Broad sweep of richest valley,
Whose charms have kindly led
From distant farm and oity.
7he strong, the brave, the true,
To this wondrous land of plenty,
To think, to plan, to do;
To make, and people happy homes,
To build a city grand;
Surely God's sun ne'er shone upon
Sucb a fait and favored land.
LEWIS AND CLARK EXPOSITION.
The Colnmbii and Okanogan Sttani
boat Company will sell single tickets
from all points to Wenatchee at ONE
and ONE THIRD FARE FOR ROUND
TRIP, good for 35 days, but not later
than Oct. 31st, I'JOS. Date of sale June
Ist to Oot. 15th, inclusive.
Parties of ten or more traveling on
one ticket, ONE FARE FOR ROUND
TRIP, good for 15 days, but not later
than Oct. 3lst, 1905.
RAILROADS AND STEAMBOATS
To and from all
. . . VIA . . .
. ..TO . ..
St. Paul, Duluth
AND POINTS EAST
m TRAINS DAILY
New Equipment throughout, Day Coach
es, Palace and Tourist Sleepers, Din
ing and Buffet Smoking Library Cars.
TRAINS LEAVE WENATCHEE
West--No. 1--The Flyer 1.10 p.m.
West--N0.3--Puget Sound Ex.1.28 a.m.
East--No. 2--The Flyer 3.20 a.m.
East-- No 4--Eastern Express. 3.15 p.m.
For tickets, rates, folders and full in-
formation, call on or address
A. A. Piper, Agent
S. G. YERKES, A. G. P. A. '
Second Aye. and Columbia St., Seattle.
Columbia and Okanogan
Leave Wenatchee daily .... 4:30 a.m.
Orondo daily 7:00 a m
" Entiat daily 7:30 a.m.
" Chelan Falls daily .11 00 a.m.
" Paterons daily 4:()()p.m.
Arrive Brewster daily 5:00 p.m
Leave Brewster daily 4:00 a.m.
- " Paterous daily 4:20 a.m.
" Chelan Falls daily .. 8.00 a.m.
" Entiat daily 9:30 a.m.
" Orondo daily ' 10.00 a. m
Arrive Wenatchee daily . . 12.00 m.
Steamer leaves Wenatohee for
BRIDGEPORT Tuesday and Friday
mornings. Returning leaves Bridge-
port same night.
T. A. DAVIES, Gen. Mgr.
Opening of the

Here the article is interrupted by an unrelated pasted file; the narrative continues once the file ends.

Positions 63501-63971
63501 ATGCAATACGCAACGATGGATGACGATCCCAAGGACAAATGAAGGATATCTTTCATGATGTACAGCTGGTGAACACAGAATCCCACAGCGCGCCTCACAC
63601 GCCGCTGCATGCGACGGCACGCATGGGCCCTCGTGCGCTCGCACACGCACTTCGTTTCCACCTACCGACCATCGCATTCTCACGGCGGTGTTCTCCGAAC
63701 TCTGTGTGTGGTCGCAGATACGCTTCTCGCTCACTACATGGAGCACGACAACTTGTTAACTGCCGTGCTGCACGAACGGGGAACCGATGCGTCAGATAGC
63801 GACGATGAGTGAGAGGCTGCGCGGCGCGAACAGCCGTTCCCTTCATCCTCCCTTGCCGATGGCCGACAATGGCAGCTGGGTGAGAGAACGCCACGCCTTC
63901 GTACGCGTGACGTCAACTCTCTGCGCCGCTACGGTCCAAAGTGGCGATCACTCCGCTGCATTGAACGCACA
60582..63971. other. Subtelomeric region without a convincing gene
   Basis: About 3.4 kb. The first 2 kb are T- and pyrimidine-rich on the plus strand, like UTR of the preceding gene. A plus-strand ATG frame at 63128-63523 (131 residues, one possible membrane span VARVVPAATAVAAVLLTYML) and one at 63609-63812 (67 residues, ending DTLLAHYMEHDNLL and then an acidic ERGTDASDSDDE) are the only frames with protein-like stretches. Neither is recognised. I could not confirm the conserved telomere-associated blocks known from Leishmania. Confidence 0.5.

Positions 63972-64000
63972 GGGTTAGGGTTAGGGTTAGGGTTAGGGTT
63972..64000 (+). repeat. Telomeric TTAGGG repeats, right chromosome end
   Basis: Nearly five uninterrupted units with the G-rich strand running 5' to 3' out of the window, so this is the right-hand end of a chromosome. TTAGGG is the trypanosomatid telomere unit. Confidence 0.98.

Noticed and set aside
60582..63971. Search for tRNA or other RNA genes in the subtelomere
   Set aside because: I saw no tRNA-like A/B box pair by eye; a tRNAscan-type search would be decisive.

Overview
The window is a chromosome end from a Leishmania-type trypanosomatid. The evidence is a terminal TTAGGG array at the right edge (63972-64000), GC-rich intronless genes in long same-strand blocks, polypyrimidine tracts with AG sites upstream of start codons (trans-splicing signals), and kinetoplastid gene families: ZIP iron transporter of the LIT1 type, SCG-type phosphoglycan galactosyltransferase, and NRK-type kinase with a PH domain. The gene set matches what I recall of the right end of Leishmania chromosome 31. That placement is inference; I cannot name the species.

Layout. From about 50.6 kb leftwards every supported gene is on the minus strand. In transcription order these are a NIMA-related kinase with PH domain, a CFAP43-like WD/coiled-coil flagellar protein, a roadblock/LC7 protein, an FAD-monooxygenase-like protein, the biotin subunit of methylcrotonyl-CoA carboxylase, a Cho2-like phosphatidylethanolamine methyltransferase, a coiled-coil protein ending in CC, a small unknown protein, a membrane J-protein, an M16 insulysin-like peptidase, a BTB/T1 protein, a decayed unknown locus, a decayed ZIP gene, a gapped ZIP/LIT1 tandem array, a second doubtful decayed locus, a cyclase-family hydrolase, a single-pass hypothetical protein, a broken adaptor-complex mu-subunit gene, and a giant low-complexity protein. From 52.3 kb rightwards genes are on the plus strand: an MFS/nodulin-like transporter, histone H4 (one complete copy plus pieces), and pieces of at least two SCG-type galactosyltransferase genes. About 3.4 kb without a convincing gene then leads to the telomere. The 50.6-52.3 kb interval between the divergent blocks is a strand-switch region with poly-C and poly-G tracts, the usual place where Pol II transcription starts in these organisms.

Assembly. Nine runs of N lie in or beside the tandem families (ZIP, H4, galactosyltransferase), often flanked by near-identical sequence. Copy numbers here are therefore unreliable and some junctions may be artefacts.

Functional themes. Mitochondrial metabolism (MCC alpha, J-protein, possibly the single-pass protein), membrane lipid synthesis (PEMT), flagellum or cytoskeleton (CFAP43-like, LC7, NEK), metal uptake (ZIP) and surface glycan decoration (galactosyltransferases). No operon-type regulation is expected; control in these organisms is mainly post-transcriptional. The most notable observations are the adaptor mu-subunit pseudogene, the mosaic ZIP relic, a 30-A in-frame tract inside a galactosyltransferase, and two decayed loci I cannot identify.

MONDAY, JULY 3
Direct from Gigantic Successes
Monday Eve'g, July 3
the Screaming Comedy
MAN FROM MEXICO
The Great Big Show
Change of Bill Nightly
Extra Attraction July 4th
Prices, 50c, Too and (1.00
THE ELLIS-FORDE CO.
...BIG BUILDING SALE...
STILL PLENTY OF THE MEN'S SUITS
At $10 up, with this outfit free!
One $2.00 hat $2.00 One Over»hirt *- 75
One pair $2.50 shoe* .... 2.60 One necktie 25
One pair suspenders 50 One collar button 15
One suit summer underwear . .70 One stlck-to-me - 06
One pair hose .25 One handkerchief 16
Childrens' Suits at $5 and up, and with each
suit we present you with a pair of $2 shoes and a
Ladies, may we present you
A $5 HAT ABSOLUTELY FREE
That is just what we will do if you will buy one of our $10 suits.
Buy any tailored suit, any shirtwaist suit of $10 value and the $5
hat goes with it.
Ladles' Gauze Vests, 4 for 25 cents
Shirt Waist Sale
$1.60, $2.00 and $2.60 value
at 50 cents
Our entire line of
Shirtwaists at 1-3 off
$2.50 to $4.00
All Prices for spot
THE ELLIS-FORDE CO.
...THE BIG STORE...
Farmers and Merchants
OF WENATCHEE, WASH.
Capital - - $25,000
Surplus - - $2,500
General banking business. Correspondents: Bank of California, Seattle;
Anglo-California bank, San Francisco; Chase National bank, New York. fTrst
National bank, Chicago. •
J. M. TOMPKINS, Pres. R. F. LEWiS, V. P. JOHN GODFREY, Cjshic
At the St. Louis World's Fair
was awarded to our
Peach Blossom Flour.
In competition with the world's
best flour we win.
Wenatchee Milling Co.
Wenatchee Produce Co.
Fruit, Flour, Salt, Seeds
and Farm Produce
Phones'. Pacific States 211; Farmers 72
Warehouses at Wenatchee, Cashmere
and Malaga, Wash.
Tender, Juicy, sweet, from heavy
beef, properly fattened and pro
perly prepared for your table.
TRY ONE OF OUR LUSCIOUS STEAKS
HARLIIM MEAT CO.
Ira D. Edwards
Irrigated Fruit Land,
Wheat and Stock Farms, Residence
and Business Property
LOW FREIGHT RATES
TO AND FROM THE EAST
Rates quoted upon application. Don't sacrifice
your goods, pet our rates and learn our method.
THE SEATTLE TRANSFER CO.
Rice per lb * c
Emerald Soap 3°
Corn Starch 5c
Gloss Starch 6c
Naptha Soap 5c
Gold Dust 20c
Raisins, 1 lb. pkgs. . . .4 for 25c
Malt Breakfast Food,reg.lsc 2for 15c
Spices 10c sizes 6 for 25c
Twilight Matches . . . . 7 for 25c
Crackers, 1 lb Carton . . . 4 for 25c
Crackers, 3 lb. " . .. 3 for 50c
You are Invited to make the Big Store
your headquarters during the 4th of
OPEN ALL DAY
Farmer, Miner, Lumberman
and other working men who need
strong, well-made shoes, because they
are made from the be£t leather obtain
able, and have extra heavy, tough
<J If you want shoes that wear, thai
fit. that give satisfaction, insist on getting
SHOE Mfg. Co.
Will do everything required of I y
writing machine. i I
Experts insist on it 1 I
Novices need it w I
Lightest touch M M
Greatest durability m M
WE SELL IT— * I
ALL MAKES SOLO AND ROB ■
Supply Co., Inc.
Now York Block, - - - -